- Adventitious bud development and regeneration in Tillandsia eizii.
- In vitro cellular & developmental Biology, Plant
- Number of pages
- Document type
- Faculty of Science (FNWI)
- Institute for Biodiversity and Ecosystem Dynamics (IBED)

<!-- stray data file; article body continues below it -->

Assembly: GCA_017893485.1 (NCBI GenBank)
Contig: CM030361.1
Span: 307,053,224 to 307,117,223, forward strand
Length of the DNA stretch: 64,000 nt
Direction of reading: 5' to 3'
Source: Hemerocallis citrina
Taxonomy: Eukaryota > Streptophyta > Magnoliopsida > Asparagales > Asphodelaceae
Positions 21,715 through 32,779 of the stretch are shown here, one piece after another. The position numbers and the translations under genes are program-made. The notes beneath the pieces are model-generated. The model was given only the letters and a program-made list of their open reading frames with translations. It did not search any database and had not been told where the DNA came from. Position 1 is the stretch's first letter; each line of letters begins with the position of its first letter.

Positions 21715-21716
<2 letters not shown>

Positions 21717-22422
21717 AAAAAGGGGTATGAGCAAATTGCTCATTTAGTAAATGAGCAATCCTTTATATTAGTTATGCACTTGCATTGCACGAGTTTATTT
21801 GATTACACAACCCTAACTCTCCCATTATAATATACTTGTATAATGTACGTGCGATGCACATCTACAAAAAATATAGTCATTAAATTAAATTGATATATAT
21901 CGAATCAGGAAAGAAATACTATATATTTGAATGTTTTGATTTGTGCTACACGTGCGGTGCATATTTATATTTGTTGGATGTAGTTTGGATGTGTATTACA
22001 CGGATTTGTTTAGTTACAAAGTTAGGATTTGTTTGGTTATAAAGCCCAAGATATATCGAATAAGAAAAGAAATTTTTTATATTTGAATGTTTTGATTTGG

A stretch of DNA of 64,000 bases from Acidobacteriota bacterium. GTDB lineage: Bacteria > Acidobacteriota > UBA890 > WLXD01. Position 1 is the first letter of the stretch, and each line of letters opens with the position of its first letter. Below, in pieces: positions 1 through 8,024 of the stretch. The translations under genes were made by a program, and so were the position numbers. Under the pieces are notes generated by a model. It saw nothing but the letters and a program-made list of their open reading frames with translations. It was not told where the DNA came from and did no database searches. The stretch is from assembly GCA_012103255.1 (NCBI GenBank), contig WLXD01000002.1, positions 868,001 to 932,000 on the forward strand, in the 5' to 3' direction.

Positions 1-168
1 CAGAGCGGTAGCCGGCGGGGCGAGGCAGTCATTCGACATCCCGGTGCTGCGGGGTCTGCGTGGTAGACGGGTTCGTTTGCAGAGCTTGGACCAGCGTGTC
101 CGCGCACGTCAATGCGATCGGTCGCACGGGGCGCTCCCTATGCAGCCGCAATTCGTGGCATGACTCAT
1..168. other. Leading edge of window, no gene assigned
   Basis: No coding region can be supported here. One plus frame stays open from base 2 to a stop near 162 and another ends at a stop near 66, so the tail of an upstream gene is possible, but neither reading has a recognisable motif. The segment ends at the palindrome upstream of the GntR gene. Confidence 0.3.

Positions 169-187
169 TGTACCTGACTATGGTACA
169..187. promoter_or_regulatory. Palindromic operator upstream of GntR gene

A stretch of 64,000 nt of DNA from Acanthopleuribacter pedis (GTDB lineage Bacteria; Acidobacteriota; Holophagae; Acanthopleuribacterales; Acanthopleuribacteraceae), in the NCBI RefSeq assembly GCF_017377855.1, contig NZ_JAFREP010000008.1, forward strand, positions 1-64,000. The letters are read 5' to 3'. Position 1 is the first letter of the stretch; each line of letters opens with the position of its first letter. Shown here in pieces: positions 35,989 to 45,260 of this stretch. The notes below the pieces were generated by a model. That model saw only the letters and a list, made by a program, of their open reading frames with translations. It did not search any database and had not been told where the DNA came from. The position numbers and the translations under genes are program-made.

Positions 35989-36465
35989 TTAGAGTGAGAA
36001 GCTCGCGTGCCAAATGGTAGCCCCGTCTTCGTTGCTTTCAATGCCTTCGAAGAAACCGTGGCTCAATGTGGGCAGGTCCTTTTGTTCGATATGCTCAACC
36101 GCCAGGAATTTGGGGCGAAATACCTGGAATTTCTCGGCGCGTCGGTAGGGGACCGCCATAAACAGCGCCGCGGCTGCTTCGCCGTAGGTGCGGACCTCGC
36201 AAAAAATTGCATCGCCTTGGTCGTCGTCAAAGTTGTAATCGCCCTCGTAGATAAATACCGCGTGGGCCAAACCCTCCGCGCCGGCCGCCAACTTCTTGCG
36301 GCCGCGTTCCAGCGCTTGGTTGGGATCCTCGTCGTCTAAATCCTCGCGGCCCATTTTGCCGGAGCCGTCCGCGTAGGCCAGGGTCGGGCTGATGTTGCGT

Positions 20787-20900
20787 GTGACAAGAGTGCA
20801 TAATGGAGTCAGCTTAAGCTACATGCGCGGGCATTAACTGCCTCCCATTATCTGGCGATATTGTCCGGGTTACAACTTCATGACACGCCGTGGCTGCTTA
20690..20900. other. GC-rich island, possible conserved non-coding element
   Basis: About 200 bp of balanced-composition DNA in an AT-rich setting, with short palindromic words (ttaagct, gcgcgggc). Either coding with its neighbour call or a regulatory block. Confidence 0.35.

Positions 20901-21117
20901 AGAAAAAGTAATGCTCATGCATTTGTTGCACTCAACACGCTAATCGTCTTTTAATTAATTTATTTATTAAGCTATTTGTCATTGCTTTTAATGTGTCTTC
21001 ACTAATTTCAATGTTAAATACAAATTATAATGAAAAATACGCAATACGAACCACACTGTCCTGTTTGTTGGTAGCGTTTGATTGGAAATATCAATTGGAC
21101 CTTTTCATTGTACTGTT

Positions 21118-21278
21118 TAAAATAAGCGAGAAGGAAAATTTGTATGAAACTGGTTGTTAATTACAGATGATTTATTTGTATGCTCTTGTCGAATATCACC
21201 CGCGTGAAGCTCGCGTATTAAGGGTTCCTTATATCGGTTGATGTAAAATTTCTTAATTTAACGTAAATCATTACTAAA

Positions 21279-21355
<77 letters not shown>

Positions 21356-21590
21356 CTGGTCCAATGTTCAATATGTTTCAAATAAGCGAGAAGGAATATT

The bromeliad Tillandsia eizii is a striking species with large, colorful, and persistent inflorescences that can reach 1m in length. The value of this plant as an ornamental and its importance in cultural and religious activities has led to its overcollection in the wild. Clonal propagation via tissue culture may be a means to repopulate native stands while meeting the demands for this species as an ornamental and ceremonial plant. Adventitious bud proliferation was induced from axenically germinated seedling material. Parameters evaluated were the age of explant material at the time of transfer onto bud-induction medium, the concentration of plant growth regulators, and the period of exposure to induction medium. Light and scanning electron microscopy (SEM) established the origin and development of buds. Twelve-week-old seedling explants rapidly initiated adventitious buds after a 30-d induction period on shoot-initiation medium. Adventitious buds were induced in 40% of the explants placed on media with 2 mg/l 6-benzylaminopurine (BA) (8.88 mM) plus 0.1 mg/l a-naphthaleneacetic acid (NAA) (0.54 mM) with some cultures becoming highly prolific after repeated subculture. Shoots elongated in proliferating cultures, and plants were successfully acclimatized and planted into the greenhouse. The results indicate that tissue culture may be used as a means to propagate this epiphytic bromeliad species, which is being seriously affected by deforestation and habitat destruction. In addition, adventitious bud proliferation can provide a means to propagate superior genotypes.
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